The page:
Analyzing the Sounds of Super Bowl Spots and Which Brands Won on the Audio Front

This article was originally published in Adweek.

The Super Bowl is one of the very few times in the calendar year when marketers are guaranteed to have consumers’ attention. Not many other events gather hundreds of millions of viewers in front of their TVs, eager to watch not only the game itself but the big ads, which have come to gather an almost cult-like following.

To make the most of their spot in the Big Game, each of these ads have been visually perfected to the last pixel. But how many have given similar thought to the other side of the sensory coin: sound?

From an audio branding perspective, we will deep-dive into the various branding strategies at play during this year’s commercial breaks and reveal the other winners (besides the Patriots) who have done an exceptional job in showcasing their products and services through sound. Furthermore, they provide you tips for scoring touchdowns in your future campaigns with the right use of sound.

Use brand sound elements

Only 12.5 percent of this year’s Super Bowl spots featured an audio logo, which is very low. It is quite startling that so many brands chose to overlook such a vital branding asset when there’s a multi-million audience to address. Every yard of branding bandwidth can make the difference when it comes to an advert’s recall and, ultimately, its success.

An audio logo is the defensive cornerstone of the brand’s audio identity. The audio logo is the Tom Brady, the attention-grabber, the game winner. The audio logo is a means of conveying your brand’s values, meaning and personality in a short, simple and efficient format.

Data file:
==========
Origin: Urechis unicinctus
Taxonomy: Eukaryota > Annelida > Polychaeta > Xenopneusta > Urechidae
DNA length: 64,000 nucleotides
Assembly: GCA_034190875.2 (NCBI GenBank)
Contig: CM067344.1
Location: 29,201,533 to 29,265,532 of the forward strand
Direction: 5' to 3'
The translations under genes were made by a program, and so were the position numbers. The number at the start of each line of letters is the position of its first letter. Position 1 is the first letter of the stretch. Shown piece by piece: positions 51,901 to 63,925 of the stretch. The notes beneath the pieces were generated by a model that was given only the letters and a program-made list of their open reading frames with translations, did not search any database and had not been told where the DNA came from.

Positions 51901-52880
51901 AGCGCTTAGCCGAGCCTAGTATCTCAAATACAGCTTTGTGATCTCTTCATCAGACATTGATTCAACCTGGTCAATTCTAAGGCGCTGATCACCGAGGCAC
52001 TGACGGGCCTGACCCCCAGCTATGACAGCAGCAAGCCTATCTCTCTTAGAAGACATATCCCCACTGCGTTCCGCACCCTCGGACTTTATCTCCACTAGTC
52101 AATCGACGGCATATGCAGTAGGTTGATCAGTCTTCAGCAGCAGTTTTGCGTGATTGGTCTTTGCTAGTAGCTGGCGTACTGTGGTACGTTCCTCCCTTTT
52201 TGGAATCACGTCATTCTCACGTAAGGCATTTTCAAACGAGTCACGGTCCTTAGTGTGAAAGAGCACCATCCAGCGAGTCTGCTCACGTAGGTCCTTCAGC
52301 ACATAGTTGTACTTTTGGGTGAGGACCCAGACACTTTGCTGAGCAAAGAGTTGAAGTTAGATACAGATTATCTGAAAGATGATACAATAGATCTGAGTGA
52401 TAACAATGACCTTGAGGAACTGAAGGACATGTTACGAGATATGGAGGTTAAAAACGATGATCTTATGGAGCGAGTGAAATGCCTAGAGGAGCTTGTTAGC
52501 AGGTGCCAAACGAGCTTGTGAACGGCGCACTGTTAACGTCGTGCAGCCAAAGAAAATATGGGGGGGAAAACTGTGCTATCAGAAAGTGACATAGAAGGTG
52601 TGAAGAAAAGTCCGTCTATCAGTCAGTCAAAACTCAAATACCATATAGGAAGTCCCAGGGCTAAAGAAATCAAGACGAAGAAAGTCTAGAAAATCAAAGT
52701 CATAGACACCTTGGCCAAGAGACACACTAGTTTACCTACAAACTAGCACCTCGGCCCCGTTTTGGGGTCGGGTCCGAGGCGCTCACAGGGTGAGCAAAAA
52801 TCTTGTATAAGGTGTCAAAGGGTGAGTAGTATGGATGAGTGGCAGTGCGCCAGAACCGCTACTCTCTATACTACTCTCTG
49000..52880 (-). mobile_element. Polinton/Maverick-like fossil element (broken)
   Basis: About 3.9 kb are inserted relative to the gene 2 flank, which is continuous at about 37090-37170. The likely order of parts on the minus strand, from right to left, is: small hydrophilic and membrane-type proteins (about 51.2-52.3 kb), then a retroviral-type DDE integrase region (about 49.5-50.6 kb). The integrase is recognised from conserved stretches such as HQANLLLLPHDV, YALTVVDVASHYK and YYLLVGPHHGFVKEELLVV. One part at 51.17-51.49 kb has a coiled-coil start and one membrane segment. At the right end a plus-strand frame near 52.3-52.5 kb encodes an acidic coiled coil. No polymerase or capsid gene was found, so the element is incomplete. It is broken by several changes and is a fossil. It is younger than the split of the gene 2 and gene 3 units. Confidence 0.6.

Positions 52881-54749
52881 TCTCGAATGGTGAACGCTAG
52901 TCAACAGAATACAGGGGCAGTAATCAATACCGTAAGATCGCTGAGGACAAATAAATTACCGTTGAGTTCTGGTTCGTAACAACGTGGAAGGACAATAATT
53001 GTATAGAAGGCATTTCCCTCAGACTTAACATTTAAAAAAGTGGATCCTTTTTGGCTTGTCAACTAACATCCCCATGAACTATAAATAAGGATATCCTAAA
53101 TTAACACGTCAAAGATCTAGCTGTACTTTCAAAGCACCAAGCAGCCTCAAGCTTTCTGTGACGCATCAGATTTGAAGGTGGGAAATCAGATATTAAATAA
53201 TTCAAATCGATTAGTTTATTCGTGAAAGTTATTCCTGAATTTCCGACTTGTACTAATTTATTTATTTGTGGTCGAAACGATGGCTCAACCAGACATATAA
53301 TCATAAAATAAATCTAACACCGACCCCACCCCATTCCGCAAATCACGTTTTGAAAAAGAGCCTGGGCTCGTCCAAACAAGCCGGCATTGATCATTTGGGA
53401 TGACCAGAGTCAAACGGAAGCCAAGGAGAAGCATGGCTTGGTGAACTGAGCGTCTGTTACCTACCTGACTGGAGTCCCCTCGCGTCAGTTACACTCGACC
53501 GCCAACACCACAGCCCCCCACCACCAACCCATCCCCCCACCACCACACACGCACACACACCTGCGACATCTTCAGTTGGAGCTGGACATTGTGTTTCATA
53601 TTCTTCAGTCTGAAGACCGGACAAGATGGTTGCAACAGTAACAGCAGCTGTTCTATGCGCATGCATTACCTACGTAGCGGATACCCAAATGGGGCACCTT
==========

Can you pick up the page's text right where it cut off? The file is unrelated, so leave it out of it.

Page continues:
Product sounds can communicate a lot about the brand experience. From an audiophile’s perspective, Michelob Ultra provided one of the most interesting Super Bowl ads in that regard. The clever use of ASMR techniques plays to our sense of hearing and turns mundane sounds like a bottle clinking and beer pouring into a sensual listening experience. This also heralds ASMR’s debut in the marketers’ playbook, moving out of the shadows of niche internet culture to pop phenomenon.

Showcase a variety of audio assets

Audio branding goes further than the repetition of a single audio logo or a catchy brand song. An effective audio brand creates a musical vocabulary, which can be applied consistently to any circumstance through different compositions and interpretations. The different versions of the brand theme can even be played during the same advert. This is what Avocados From Mexico did excellently in their spot.

The ad consists of two integrated audio logos as fanfares and concludes with their catchy audio logo. In the minute it takes for the ad to play, this palette introduces and teaches the company’s audio identity very effectively. Moreover, Kristin Chenoweth’s distinct voice helps the brand differentiate itself in the voice category.

Efficient audio branding is not based on repeating the same jingle, slogan or audio logo. Instead, it’s a system of musical guidelines that carry the brand’s identity into each touchpoint. Just because you have a game-winning play—in this case, an excellent audio logo—does not mean you should repeat the same play each and every game without tweaks and changes to make it fit each scenario.

Choose acoustic sounds for soft values

Acoustic instrumentation and genres are great for showcasing softer values like customer-centrism, sustainability, care and relatability. Budweiser’s selection of Bob Dylan’s “Blowin’ in the Wind” was used to highlight their shift to wind-powered production. There is an interesting phenomenon taking place in the use of acoustic and electronic music, which is clearly visible in this year’s advert.